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The Shield and the Bow: Arms, Authority and Identity in the Iliad and the Odyssey

Aara Suksi

In Homeric epic, the hero’s kleos is achieved through acts of extreme violence.  His aristeia is manifested in the accounts of the bodies of the enemies left dead in his wake.  But the justice of this violence, wrought to exact revenge, is also laden with a profound ambivalence that is a problem for the narrative.  Certain narrative devices seem to have authorized the hero’s violence by placing it within a kind of ritualized context.  One such device was the hero’s acquisition of unique arms or armor identifying him as especially marked by fate or the gods as one authorized to exact violent revenge.  My paper considers how this device of unique armor worked in the Iliad and the Odyssey.  Although Achilles and Odysseus are often largely defined in contrast to one another, as very different kinds of heroes, with very different backgrounds, temperaments, and destinies, this paper demonstrates that a series of parallels can be drawn between Achilles and Odysseus specifically as violent wielders of weapons.  These parallels resonate with the relationship that is established in other ways between the two epics and their heroes as observed by scholars such as Clay, Nagy, and Edwards.

Both Achilles and Odysseus are, for a long period of time in their respective epics, absent from a community that intensely longs for them and their performance of violent revenge.  At a crucial point in each poem, the hero becomes present and eager to fight, but finds it impossible to pursue his program of vengeance because he is without the arms he needs to enter into battle.  For each hero, coming into possession of the weapons marks his re-entry into his proper sphere of action and a delayed communal recognition of his identity and superior worth.

In each case, the arms have a history as objects of ritualized reciprocal exchange.  Fletcher has shown how in tragedy, “haunted” props, such as Philoctetes’ bow or Ajax’ sword, bring their history of personal relationships with them into the “present” enacted on the Athenian stage.  The arms of Achilles and Odysseus work in a similar way in their respective narratives.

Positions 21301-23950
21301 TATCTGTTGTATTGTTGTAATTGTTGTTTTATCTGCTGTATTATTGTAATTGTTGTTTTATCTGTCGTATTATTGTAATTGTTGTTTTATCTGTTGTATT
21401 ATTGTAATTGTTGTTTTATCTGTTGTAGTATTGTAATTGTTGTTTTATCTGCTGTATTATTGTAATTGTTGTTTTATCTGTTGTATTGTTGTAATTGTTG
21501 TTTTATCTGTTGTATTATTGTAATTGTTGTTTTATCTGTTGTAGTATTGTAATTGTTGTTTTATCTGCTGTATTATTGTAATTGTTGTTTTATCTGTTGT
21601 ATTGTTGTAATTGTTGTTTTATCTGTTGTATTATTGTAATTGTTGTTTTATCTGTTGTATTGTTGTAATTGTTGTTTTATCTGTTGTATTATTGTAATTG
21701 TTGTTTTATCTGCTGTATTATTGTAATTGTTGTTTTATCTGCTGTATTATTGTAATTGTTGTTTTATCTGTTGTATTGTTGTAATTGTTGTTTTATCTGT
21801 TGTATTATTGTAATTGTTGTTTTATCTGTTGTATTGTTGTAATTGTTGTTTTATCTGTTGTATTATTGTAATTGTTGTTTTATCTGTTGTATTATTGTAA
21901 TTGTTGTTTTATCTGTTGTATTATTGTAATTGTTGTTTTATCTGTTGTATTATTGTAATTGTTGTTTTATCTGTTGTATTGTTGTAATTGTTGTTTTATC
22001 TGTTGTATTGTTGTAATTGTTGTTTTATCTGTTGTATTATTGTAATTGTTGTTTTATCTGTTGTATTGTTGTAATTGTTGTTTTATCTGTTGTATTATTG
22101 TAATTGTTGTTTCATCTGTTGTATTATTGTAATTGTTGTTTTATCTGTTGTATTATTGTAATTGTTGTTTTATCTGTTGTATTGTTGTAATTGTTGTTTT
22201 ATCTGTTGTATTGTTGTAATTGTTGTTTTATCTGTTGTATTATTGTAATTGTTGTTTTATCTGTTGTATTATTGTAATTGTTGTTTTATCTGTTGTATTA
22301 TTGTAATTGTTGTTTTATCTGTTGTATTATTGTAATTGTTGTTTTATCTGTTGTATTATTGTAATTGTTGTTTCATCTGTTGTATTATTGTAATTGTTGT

Further, the arms are provided by a female close to each hero, in Achilles’ case by Thetis, and in Odysseus’, by Penelope, so that the hero’s re-entry into the public sphere is closely related to his position in a private domestic order.  In both cases, the female’s premature lament for the hero, who is still alive, accompanies her instrumental role in enabling his violent revenge.  Alexiou, Holst-Warhaft, Nagler and others have explored the role of female ritual lament in the incitement of male violent revenge in early Greek culture.  In the cases of Thetis and Penelope, not only do they lament their losses before the fact, but they also, as a potent sign of their subordination to the male world of violence, actually provide the weapons of revenge.

In both cases, the hero is uniquely capable of wielding the arms, and so of exacting revenge with seemingly supernatural efficacy. Moreover, the difference in the fates of the two heroes is paralleled by the fact that while Odysseus left his bow at home when he departed for Troy, and so must accomplish his nostos in order to wield it, Achilles, in contrast, only came into possession of his divine armor in the final year of the war at Troy, the site of his anger, his kleos and his early death.  Finally, both the shield of Achilles and the bow of Odysseus are associated, in different ways, with the art of the epic poet. 

Much important work has been done in separate studies on either the arms of Achilles or the bow of Odysseus.  This consideration of the parallels between the heroes and their weapons seeks to invite further comparative work on how the arms create meaning in Homeric epic.

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Homer: Poetics and Exegesis

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